An Accidental Existentialist

I do not wish to philosophize about the possibilities that exist, but my intellectual capabilities make it impossible for my brain not to fire in that way. My anxiety ensures these unwanted mental meanderings cause me great discomfort – for anxiety does not like to float freely; it prefers an anchor. And what better an anchor than the rabbit hole that is philosophy?

We are raised with certain belief systems, borne out of our caregivers’ bestowing. At some point, we have the option to choose a different value structure. If it does not align with our family traditions it can cause angst. This is where I often find myself. Sitting in the middle of historic teachings, my own experience, and the ability to see multiple perspectives. I joke that things were simpler when I had the checklist of religion and the prescribed wife and mother role from the 50s that I readily adopted. “Married with 2 under 2 by 22.” Life was neat and organized by childcare, housecleaning, and meal prep.

Now my kids are teens, I rarely cook, prefer to call myself a partner rather than a wife, and the only codified activity I participate in regularly is Pilates. Despite my existential angst, how I function in the world today is far more congruent to my authentic self than the identity I put on in my twenties. Important people in my life experience a bit of confusion, however, when I act in ways that seem to contradict their concept of me. It would be simpler for them if I retreated to a more predictable identity.

I can’t retrace my steps. I can’t unring the bell. I can’t pretend I don’t know what I do know. If I do, I betray myself.

When My Religion was Wrapped in a Perfect Box

With a little shiny bow on top. I was the dutiful follower, going to church, singing my little heart out to my Jesus and doing my best to love as Christ loves. I had a tidy little checklist I could cross off everyday to prove I was a good Christian and look upon the mirror of self loathing for the areas I fell short.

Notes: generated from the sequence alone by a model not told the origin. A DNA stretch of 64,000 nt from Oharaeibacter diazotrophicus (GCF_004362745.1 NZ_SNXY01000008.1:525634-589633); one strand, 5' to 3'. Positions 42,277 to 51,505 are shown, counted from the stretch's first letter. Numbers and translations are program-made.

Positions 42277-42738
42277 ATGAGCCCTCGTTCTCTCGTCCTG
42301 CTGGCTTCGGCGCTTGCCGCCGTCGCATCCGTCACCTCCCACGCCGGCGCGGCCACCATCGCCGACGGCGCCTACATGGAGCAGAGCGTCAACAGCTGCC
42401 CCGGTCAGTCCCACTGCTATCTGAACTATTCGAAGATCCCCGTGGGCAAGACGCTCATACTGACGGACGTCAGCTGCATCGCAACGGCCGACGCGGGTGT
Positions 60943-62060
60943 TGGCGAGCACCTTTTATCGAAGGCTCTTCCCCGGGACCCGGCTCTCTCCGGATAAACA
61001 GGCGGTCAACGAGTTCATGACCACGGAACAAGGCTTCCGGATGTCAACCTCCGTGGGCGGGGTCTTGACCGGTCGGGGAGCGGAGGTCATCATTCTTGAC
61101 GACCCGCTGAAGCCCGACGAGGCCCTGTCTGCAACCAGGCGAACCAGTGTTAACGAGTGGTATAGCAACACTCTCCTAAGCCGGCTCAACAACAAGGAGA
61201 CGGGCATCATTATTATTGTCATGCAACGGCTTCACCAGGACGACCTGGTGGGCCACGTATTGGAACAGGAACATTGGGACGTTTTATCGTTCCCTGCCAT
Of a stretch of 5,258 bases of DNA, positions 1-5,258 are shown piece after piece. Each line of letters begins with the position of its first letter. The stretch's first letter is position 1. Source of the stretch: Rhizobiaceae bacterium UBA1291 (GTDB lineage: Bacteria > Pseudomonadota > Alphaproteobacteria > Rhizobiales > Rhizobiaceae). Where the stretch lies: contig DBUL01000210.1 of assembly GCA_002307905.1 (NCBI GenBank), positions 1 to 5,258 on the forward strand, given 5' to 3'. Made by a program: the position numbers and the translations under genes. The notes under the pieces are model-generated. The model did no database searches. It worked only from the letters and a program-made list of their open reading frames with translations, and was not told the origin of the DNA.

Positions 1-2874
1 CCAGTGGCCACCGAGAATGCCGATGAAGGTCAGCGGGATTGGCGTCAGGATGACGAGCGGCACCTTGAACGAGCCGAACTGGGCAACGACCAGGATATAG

The problem was the areas I fell short were determined by humans. And in my absolute quest to be “good” I lost my intuitive self. I began to question my own reality. The Bible says God is not the author of confusion. So how come going to church became so confusing? Why all of a sudden did love and evil look the same? Why was the only place I was growing was in self destruction?

I had to go. I could no longer hold the conflicting realities, trudge through the muck to see where – and even IF – the truth existed. The God I once understood did not create me to live in chaos, of that I clung to. And I walked away from organized religion.

It took me 5 years to recognize my pain. 2 more to speak about it. And a decade in therapy before I could sing my favorite songs without dissociating. I’m not in a hurry to find out if there’s a building for me to worship at. I’m content singing alone, just me and Jesus.